Consider systematic research reviews, increasingly the gold standard in global policy making, for example. Most of such reviews must usually draw on journals indexed in databases that exclude much of the research published by Africans. So a system of excluding African journals and scholars is institutionalised. These claims are broad generalisations, of course, but they are also corroborated by specific examples, including the systematic devaluation and poor rankings of leading Africanist journals such as Africa Development, The Review of Black Political Economy and the Review of African Political Economy. Their role in developing new fields and subfields of economics, in providing alternative outlets for research that responds to local needs in a global world, and in decolonising Africa seems to count for little or for nothing. This argument has been made by both black and white scholars who identify a system of intellectual apartheid, dominated by a few transnational publishing corporations whose deleterious visible hand directs much of the academy.
Therefore, repudiating this system is no easy matter. Black scholars can organise, of course, and many do, for example, around the National Economic Association and the African Finance and Economics Consult. However, African scientists, institutions, and processes seeking to make their name must rely on these problematic systems of command and control. Not only do funding decisions depend on them, global rankings also rely on them to bestow visibility on a few and obscurity on the many. Africans can reject this system, but at substantial social costs. Apart from becoming even more unknown and obscure, and having less and less influence on their own fields of study, they also risk losing their craft and work because these indices, originally prioritised by powerful groups within the Western academy, are increasingly imposed on African universities, too.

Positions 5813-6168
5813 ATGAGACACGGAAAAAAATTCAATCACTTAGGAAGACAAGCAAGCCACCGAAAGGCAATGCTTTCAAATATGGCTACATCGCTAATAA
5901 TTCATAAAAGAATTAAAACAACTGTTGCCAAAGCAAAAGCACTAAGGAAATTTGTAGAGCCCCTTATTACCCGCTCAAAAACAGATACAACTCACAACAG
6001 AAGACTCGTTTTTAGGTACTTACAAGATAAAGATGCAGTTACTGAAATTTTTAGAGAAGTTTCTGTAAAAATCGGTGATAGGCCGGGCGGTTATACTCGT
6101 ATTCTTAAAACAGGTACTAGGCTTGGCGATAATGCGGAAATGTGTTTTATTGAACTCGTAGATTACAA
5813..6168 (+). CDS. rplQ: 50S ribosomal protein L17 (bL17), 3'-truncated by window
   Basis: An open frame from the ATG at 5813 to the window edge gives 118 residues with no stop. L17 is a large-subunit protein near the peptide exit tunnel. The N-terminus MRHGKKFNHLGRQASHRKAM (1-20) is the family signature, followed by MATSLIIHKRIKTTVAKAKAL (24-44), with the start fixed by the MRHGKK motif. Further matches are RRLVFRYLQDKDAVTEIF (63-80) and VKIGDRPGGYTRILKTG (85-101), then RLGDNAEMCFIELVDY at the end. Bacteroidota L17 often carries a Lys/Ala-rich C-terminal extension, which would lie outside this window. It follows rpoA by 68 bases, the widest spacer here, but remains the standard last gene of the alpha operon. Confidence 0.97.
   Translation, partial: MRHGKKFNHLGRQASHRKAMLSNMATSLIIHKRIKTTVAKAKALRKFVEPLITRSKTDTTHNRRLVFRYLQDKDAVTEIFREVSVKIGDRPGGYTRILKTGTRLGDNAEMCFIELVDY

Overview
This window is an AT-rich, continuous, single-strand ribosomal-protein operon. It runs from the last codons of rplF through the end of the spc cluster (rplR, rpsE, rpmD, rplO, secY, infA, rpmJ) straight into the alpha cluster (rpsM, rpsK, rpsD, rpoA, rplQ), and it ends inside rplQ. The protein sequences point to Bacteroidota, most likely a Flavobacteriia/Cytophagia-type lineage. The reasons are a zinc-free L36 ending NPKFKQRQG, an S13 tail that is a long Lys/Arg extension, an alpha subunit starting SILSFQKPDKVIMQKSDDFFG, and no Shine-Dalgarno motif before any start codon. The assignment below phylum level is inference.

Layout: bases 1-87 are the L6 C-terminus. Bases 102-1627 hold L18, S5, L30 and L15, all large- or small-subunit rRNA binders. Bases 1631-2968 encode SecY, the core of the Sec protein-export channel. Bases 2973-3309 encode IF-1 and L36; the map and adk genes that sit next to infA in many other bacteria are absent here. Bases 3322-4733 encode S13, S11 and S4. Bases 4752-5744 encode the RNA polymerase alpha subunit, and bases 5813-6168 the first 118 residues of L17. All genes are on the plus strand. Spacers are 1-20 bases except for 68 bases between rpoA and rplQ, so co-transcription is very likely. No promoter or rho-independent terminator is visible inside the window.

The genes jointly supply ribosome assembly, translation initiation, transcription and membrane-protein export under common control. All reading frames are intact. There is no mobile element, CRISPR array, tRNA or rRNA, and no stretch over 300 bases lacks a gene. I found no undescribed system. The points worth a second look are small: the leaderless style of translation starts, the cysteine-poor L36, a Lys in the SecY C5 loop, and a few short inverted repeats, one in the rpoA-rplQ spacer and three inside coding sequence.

Decolonising and Democratising Knowledge, Political Economy, and Power